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  • Poster presentation
  • Open Access

High stress during admission predicts the impact of a PICU follow-up clinic on parents' psychological outcome

  • 1,
  • 1 and
  • 1
Critical Care201014 (Suppl 1) :P594

https://doi.org/10.1186/cc8826

  • Published:

Keywords

  • Parental Stressor
  • Pediatric Intensive Care Unit
  • Postal Questionnaire
  • Stress Symptom
  • Hospital Anxiety

Introduction

There are no formal reports of follow-up services in pediatric intensive care settings despite mounting evidence that parents report negative psychological symptoms for many months after a child's admission to the pediatric intensive care unit (PICU). The aim of this study was to establish the impact of a PICU follow-up clinic on parents' distress.

Methods

In this prospective, randomised controlled trial, parents of 133 children admitted to an eight-bed PICU for >12 hours were randomly allocated to either the intervention (follow-up clinic appointment offered 2 months after discharge) or control (no appointment) condition. Parents' baseline stress was assessed at discharge using the Parental Stressor Scale: PICU [1]. Five months later, post-traumatic stress, anxiety and depression were assessed by postal questionnaires (Impact of Event Scale [2] and Hospital Anxiety and Depression Scale [3]).

Results

Outcome data were obtained for 105 parents. Whole group analyses revealed no significant differences in psychological outcome between the control and intervention groups. However, post hoc analyses revealed effects in favour of the intervention, for a sub-group of parents (n = 55) who had reported baseline stress scores above median during their child's hospitalisation. Within this sub-group, parents who received the intervention were less likely to report clinically significant levels of post-traumatic stress symptoms (25% vs 56%, P = 0.018) or depression (19% vs 52%, P = 0.009) than controls.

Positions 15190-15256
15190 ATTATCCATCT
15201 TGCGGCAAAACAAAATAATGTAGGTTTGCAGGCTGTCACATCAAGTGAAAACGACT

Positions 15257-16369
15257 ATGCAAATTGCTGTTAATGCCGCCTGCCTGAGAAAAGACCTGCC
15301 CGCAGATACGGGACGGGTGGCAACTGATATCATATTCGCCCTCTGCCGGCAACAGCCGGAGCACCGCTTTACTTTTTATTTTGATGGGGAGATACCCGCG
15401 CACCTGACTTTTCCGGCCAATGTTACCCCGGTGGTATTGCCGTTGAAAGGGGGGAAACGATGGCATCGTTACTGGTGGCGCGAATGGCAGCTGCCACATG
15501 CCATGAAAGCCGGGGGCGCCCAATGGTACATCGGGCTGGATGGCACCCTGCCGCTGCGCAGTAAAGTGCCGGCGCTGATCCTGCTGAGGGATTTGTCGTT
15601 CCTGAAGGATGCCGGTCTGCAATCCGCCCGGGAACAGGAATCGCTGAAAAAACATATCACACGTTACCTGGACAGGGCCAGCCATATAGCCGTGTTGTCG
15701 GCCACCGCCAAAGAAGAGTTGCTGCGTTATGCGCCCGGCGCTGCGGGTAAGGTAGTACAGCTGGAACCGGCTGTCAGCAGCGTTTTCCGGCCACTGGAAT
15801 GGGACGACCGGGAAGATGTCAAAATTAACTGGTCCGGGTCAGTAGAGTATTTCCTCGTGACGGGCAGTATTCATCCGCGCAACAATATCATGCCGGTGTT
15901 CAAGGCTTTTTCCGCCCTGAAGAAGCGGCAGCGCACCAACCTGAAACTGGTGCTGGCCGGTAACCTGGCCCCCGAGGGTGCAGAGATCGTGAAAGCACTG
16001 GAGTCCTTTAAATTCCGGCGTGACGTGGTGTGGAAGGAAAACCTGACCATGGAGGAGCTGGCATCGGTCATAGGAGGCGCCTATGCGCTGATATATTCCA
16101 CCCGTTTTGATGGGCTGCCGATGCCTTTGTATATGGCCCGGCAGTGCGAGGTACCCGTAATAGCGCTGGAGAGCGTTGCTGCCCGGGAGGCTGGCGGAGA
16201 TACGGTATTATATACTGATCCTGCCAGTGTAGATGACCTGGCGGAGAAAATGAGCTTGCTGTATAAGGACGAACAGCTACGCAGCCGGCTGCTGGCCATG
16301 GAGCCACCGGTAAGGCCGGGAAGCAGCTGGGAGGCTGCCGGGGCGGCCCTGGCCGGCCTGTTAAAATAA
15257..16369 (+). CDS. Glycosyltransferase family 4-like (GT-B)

Conclusions

Whilst these results do not justify routine provision of PICU follow-up clinic appointments for all parents, they do suggest that rates of long-term distress in those who find the admission particularly traumatic could be reduced by a simple one-off intervention, which was feasible in a clinical setting.

Authors’ Affiliations

(1)
St George's Hospital, London, UK

References

  1. Carter MC, Miles MS: The Parental Stressor Scale: Pediatric Intensive Care Unit. Matern Child Nurs J 1989, 18: 187-198.PubMedGoogle Scholar
  2. Horowitz M, Wilner N, Alvarez W: Impact of Event Scale: a measure of subjective stress. Psychosom Med 1979, 41: 209-218.PubMedView ArticleGoogle Scholar
  3. Zigmond AS, Snaith RP: The hospital anxiety and depression scale. Acta Psychiatr Scand 1983, 67: 361-370. 10.1111/j.1600-0447.1983.tb09716.xPubMedView ArticleGoogle Scholar

Copyright

© BioMed Central Ltd. 2010

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